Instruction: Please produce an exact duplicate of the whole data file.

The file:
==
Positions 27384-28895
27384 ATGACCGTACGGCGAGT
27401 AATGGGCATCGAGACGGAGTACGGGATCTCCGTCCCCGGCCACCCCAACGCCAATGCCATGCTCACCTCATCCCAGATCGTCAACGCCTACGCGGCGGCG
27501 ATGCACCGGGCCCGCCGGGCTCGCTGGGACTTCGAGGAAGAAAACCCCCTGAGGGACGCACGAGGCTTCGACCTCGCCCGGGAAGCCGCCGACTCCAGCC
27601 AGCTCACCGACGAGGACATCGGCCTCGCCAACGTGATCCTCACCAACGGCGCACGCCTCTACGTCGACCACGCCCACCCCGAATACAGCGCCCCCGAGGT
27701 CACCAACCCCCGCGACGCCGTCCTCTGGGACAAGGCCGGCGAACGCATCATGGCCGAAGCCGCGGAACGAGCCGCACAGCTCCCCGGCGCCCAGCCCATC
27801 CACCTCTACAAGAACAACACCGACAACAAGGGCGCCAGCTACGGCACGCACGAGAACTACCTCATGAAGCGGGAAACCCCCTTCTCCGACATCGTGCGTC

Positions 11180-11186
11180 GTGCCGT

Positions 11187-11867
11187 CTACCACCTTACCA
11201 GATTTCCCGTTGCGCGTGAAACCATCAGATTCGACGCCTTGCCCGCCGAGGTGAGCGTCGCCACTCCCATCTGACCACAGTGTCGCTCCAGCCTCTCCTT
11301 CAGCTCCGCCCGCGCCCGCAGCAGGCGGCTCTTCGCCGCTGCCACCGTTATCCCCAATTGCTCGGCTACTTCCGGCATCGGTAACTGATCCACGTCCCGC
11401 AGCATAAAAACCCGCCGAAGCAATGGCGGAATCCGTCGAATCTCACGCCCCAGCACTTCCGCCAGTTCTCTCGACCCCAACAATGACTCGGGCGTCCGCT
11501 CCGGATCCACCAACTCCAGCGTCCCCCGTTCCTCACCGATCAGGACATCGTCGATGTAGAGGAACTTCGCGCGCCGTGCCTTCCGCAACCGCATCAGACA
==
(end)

Positions 27384-28895
27384 ATGACCGTACGGCGAGT
27401 AATGGGCATCGAGACGGAGTACGGGATCTCCGTCCCCGGCCACCCCAACGCCAATGCCATGCTCACCTCATCCCAGATCGTCAACGCCTACGCGGCGGCG
27501 ATGCACCGGGCCCGCCGGGCTCGCTGGGACTTCGAGGAAGAAAACCCCCTGAGGGACGCACGAGGCTTCGACCTCGCCCGGGAAGCCGCCGACTCCAGCC
27601 AGCTCACCGACGAGGACATCGGCCTCGCCAACGTGATCCTCACCAACGGCGCACGCCTCTACGTCGACCACGCCCACCCCGAATACAGCGCCCCCGAGGT
27701 CACCAACCCCCGCGACGCCGTCCTCTGGGACAAGGCCGGCGAACGCATCATGGCCGAAGCCGCGGAACGAGCCGCACAGCTCCCCGGCGCCCAGCCCATC
27801 CACCTCTACAAGAACAACACCGACAACAAGGGCGCCAGCTACGGCACGCACGAGAACTACCTCATGAAGCGGGAAACCCCCTTCTCCGACATCGTGCGTC

Positions 11180-11186
11180 GTGCCGT

Positions 11187-11867
11187 CTACCACCTTACCA
11201 GATTTCCCGTTGCGCGTGAAACCATCAGATTCGACGCCTTGCCCGCCGAGGTGAGCGTCGCCACTCCCATCTGACCACAGTGTCGCTCCAGCCTCTCCTT
11301 CAGCTCCGCCCGCGCCCGCAGCAGGCGGCTCTTCGCCGCTGCCACCGTTATCCCCAATTGCTCGGCTACTTCCGGCATCGGTAACTGATCCACGTCCCGC
11401 AGCATAAAAACCCGCCGAAGCAATGGCGGAATCCGTCGAATCTCACGCCCCAGCACTTCCGCCAGTTCTCTCGACCCCAACAATGACTCGGGCGTCCGCT
11501 CCGGATCCACCAACTCCAGCGTCCCCCGTTCCTCACCGATCAGGACATCGTCGATGTAGAGGAACTTCGCGCGCCGTGCCTTCCGCAACCGCATCAGACA